Enjoying calm winds and peaceful Pacific waters, Seung Jin Kim dove off his 43-foot sailboat, the Arapani, to swim with some dolphins nearby. The serenity that day near the equator was a stark contrast to the 60 mph winds and 23-foot waves he had to fight around Cape Horn, the southern tip of South America. But Kim, a veteran sailor and member of the Rotary Club of Seokmun, in Chungcheongnam, Korea, expected such challenges when he set out in mid-October on a 25,600-mile journey around the world. In addition to fulfilling a lifelong dream, Kim is using the trip to raise awareness and funds...
Monrovia club’s Ebola fight not finished
After the first cases of Ebola reached Liberia's capital, Monrovia, last June, local Rotary members feared that the city's limited health care system wouldn't be able to contain the highly infectious, often-deadly disease. Those fears were realized when infections quickly multiplied, underscoring the speed with which Ebola can spread in an urban center. It was the first time the hemorrhagic fever had threatened a major city since it erupted in West Africa last March. Now, after months of crisis-level response, and with the number of new cases declining, club members are looking to the long...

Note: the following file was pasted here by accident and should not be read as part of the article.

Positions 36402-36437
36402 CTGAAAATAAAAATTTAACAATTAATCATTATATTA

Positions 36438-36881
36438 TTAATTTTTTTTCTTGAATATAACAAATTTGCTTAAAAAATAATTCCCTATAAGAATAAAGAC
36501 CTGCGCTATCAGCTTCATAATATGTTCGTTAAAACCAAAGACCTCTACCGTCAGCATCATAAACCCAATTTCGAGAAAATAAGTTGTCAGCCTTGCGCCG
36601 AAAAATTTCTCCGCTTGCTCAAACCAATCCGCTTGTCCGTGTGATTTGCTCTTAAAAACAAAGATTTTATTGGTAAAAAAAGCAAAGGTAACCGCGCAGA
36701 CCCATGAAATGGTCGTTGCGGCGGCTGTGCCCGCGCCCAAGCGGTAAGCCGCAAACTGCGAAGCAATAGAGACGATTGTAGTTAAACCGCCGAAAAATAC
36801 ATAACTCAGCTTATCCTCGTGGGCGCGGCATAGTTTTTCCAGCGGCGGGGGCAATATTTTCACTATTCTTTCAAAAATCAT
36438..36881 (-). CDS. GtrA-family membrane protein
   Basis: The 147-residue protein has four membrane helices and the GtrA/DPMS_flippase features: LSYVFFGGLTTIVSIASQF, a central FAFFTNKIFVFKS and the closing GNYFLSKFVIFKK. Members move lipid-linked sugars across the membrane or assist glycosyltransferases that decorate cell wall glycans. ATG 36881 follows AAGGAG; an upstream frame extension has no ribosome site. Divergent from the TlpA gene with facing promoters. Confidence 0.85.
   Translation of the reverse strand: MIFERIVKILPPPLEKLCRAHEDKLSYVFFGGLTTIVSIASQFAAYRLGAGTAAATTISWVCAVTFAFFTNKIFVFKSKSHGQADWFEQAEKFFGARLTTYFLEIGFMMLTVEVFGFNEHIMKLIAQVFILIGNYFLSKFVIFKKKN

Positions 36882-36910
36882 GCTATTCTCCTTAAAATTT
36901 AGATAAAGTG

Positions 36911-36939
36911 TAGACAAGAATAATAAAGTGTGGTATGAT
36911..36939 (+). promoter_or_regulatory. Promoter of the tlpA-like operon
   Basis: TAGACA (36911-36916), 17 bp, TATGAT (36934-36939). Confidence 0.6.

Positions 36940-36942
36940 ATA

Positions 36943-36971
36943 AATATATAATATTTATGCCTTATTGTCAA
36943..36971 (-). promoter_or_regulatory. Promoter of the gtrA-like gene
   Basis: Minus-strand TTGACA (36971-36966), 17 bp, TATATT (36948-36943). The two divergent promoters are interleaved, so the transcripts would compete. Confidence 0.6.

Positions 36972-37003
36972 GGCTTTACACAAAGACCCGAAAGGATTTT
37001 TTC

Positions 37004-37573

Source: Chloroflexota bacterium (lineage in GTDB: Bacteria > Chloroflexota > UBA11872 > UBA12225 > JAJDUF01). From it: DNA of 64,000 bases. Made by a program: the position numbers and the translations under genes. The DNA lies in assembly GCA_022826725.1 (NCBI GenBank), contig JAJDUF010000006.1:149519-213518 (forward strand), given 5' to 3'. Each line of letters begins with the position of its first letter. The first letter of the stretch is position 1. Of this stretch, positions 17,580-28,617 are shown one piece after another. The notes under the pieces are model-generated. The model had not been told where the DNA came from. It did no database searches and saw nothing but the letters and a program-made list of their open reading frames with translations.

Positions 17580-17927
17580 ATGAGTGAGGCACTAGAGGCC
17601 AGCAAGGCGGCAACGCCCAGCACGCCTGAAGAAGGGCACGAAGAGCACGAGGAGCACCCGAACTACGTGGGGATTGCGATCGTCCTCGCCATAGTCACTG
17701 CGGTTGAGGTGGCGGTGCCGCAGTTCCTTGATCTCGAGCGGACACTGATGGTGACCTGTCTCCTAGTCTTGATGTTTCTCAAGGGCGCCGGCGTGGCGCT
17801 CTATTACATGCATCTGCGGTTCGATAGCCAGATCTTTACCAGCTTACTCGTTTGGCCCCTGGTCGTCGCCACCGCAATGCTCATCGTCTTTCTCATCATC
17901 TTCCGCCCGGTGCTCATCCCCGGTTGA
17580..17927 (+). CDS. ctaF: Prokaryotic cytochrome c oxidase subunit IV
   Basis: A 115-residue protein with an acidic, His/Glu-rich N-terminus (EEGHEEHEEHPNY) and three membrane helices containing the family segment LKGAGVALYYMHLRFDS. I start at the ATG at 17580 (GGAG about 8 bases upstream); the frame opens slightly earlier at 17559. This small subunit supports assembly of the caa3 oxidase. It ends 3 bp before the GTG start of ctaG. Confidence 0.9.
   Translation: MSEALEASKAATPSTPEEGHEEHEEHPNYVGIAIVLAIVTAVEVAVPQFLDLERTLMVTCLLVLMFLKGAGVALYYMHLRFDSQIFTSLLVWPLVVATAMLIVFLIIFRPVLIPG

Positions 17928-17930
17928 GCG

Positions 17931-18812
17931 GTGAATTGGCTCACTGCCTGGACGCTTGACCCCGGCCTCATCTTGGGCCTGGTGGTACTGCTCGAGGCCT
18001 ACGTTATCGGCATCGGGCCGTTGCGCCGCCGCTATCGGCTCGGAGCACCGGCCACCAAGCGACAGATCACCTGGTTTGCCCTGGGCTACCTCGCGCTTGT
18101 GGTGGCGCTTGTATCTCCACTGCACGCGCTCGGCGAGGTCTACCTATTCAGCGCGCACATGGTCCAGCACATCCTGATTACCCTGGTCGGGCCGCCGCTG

Rotary member takes fundraising to new heights -- the summit of Mount Everest
Despite his longstanding interest in polio eradication, polio was not on Joe Pratt's mind as he prepared for a mid-April 2012 climb of Mount Everest, the highest mountain on earth. But that changed in late 2011, when the resident of Nottingham, New Hampshire, USA, participated in a polio immunization project in Pakistan with fellow Rotary member Steve Puderbaugh. Moved by the efforts of the Pakistanis to battle the crippling disease, and by the vulnerability of the young victims, Pratt reset the focus of his climbing adventure. Pakistan is one of three countries where polio has never been...
San Francisco club reveals formula for growth and retention of members
Members of the Rotary Club of San Francisco Evening meet at a wine bar after work, share a social outing, and promote all their activities on social media like Meetup and Facebook. As the first evening club in the city, it has attracted many young professionals from Silicon Valley tech firms whose work schedules keep them from joining a more traditional club that meets for breakfast or lunch. But more than that, the evening format has helped the club grow by 30 percent since it received its charter in mid-2013. Danielle Lallement, who was its charter president, says the club has been...
 
 
ClubRunner © 2002–2015  All rights reserved.
Privacy Statement | Online Help | System Requirements